UNIDENTIFIED MALE: There were good and decent people then who clearly did not feel like this was right.

ZAHN: Stay with us for a trip to Philadelphia, where they're finally facing the ghosts of "Mississippi Burning."

(COMMERCIAL BREAK) ZAHN: This was day two of jury selection in a murder case that has haunted Mississippi and all of America for 41 years to. The victims were three young men who were helping register blacks to vote during the Freedom Summer of 1964. It was a horrifying crime and a turning point in the Civil Rights Movement.

Here's is our senior political correspondent, Candy Crowley.


CANDY CROWLEY, CNN SR. POLITICAL CORRESPONDENT: Edgar Ray Killen is the first to be tried for the murders of three civil rights workers. It is a trial 41 years in the making about the fate of one 80-year-old man and justice for three young men, whose murders still tear at the hearts of people they never met.

JEWELL MCDONALD, PHILADELPHIA, MISSISSIPPI RESIDENT: They had come here to help us. I guess it's just the idea of someone coming to help you and they lose their life over it. And it just is sad to me. You know, it seemed like nobody cared.

CROWLEY: It is a trial about the soul of a town.

DICK MOLPUS, FRMR. MISSISSIPPI SEC. OF STATE: The only way we can get about real racial reconciliation is through the justice. And with that, I think, will come atonement.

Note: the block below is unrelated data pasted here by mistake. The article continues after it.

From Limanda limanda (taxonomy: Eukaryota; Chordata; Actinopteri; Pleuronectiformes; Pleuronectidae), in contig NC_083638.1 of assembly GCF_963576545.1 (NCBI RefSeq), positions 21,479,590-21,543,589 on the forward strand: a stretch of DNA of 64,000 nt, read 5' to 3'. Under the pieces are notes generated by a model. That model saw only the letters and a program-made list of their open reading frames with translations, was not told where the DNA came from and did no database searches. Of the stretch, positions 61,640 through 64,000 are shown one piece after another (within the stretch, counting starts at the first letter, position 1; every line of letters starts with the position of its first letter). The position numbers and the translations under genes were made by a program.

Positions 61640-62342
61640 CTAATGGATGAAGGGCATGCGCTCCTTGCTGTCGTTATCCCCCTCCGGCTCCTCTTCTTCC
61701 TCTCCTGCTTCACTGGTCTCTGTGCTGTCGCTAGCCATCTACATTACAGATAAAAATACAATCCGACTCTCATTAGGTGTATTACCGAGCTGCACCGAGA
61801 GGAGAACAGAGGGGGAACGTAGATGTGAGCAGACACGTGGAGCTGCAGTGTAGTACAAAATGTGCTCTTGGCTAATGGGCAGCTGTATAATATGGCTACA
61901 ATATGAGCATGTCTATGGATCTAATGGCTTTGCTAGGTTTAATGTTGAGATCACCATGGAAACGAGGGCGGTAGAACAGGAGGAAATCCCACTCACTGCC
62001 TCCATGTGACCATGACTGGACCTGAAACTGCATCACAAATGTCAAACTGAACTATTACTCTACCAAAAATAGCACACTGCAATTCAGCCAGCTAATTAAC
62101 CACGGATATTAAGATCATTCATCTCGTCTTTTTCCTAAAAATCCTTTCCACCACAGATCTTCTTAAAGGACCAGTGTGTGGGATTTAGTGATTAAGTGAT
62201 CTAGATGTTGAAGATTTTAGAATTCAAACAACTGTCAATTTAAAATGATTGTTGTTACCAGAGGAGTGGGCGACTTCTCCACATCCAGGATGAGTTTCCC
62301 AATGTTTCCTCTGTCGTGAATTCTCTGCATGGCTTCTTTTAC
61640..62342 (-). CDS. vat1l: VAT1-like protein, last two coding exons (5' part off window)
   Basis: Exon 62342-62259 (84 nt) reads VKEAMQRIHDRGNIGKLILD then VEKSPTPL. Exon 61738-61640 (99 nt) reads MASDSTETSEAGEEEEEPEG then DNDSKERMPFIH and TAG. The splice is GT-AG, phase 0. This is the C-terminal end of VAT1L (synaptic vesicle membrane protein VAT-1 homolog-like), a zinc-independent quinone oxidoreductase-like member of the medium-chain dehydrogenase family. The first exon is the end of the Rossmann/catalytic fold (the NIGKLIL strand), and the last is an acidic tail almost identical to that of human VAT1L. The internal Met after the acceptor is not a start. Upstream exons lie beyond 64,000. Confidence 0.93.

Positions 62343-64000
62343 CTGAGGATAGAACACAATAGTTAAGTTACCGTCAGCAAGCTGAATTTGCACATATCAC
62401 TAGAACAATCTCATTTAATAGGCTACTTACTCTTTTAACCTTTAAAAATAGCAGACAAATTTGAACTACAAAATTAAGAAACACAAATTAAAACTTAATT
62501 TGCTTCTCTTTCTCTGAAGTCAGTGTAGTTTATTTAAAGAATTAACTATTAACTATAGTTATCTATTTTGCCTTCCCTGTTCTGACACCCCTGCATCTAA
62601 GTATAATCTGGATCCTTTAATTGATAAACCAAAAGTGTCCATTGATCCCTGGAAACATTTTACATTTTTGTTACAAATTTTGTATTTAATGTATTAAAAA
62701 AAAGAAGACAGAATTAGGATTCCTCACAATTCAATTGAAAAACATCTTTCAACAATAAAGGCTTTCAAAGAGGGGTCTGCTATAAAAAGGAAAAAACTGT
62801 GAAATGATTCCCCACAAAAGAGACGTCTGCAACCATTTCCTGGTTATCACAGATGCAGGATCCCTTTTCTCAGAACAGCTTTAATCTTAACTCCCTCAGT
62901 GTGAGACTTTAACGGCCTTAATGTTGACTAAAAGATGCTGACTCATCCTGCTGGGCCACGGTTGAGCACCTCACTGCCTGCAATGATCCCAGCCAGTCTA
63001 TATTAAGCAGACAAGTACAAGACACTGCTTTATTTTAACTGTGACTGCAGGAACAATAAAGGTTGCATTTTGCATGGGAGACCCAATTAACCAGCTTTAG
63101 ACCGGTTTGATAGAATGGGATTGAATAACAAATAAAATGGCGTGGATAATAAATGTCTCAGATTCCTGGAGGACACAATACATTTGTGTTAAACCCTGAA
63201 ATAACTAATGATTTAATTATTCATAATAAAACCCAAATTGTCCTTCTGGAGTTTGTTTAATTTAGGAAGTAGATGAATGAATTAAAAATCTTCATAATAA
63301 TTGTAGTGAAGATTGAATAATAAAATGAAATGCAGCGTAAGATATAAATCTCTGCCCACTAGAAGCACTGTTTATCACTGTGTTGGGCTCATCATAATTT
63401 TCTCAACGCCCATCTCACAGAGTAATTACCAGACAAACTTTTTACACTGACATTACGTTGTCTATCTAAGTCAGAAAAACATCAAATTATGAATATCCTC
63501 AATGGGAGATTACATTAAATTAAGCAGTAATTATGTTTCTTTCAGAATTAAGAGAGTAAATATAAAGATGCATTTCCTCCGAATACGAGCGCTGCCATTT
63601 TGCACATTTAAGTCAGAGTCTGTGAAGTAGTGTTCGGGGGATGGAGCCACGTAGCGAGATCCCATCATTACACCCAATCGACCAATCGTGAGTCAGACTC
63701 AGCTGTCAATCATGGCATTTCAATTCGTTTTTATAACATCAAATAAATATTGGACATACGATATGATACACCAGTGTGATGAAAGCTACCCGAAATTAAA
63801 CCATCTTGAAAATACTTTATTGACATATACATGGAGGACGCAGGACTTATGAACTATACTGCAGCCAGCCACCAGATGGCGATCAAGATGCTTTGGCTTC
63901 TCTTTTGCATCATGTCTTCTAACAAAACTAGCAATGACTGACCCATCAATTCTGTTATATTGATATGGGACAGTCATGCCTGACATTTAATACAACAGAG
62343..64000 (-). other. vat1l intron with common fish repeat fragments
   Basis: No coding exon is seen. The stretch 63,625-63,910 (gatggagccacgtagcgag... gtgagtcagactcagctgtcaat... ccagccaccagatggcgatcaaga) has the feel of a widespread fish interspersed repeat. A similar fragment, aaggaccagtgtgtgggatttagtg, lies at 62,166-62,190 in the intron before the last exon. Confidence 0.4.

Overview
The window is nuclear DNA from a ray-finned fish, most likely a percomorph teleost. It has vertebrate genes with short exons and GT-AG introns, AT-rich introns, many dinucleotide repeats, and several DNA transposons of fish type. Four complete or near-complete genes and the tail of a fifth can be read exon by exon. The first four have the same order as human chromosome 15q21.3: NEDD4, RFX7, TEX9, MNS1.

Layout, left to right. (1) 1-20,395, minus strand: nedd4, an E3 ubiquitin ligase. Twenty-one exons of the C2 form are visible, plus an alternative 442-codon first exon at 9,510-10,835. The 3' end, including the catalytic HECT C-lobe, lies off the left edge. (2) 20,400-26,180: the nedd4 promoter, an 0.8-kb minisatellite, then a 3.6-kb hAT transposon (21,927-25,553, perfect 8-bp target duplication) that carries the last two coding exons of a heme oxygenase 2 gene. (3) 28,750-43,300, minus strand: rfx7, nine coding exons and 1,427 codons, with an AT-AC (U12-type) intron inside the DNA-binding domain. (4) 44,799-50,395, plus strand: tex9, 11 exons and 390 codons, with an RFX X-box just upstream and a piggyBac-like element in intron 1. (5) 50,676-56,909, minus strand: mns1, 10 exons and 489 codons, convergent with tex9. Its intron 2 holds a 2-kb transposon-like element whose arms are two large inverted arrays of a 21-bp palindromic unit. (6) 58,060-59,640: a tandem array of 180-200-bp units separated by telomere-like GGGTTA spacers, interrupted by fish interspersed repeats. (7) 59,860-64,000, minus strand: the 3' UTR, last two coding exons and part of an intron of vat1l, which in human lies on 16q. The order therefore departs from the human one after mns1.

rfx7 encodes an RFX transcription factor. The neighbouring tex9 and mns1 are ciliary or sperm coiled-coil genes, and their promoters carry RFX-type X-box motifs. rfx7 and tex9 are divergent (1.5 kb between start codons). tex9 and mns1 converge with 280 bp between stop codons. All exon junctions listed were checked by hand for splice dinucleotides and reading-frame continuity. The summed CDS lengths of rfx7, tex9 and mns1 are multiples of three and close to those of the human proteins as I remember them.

CROWLEY: Forty-one years ago, they lived in the same town in different worlds. An 18-year-old black girl...

MCDONALD: The blacks had curfews and the whites didn't. My husband could walk to the theater with his brothers. And people in this area, they would chase him when they'd get out of the movie. They would chase him. The deputy sheriffs would just chase him and, "Run, nigger," just to watch them, just to aggravate people.

CROWLEY: A 14-year-old white boy...

MOLPUS: I don't remember this real hatred. But you could feel it brewing, because you can't keep people down like that and deny them of their rights.

As it moved into '63, '64, that escalated, particularly with the announcement that the Freedom Summer was going to occur.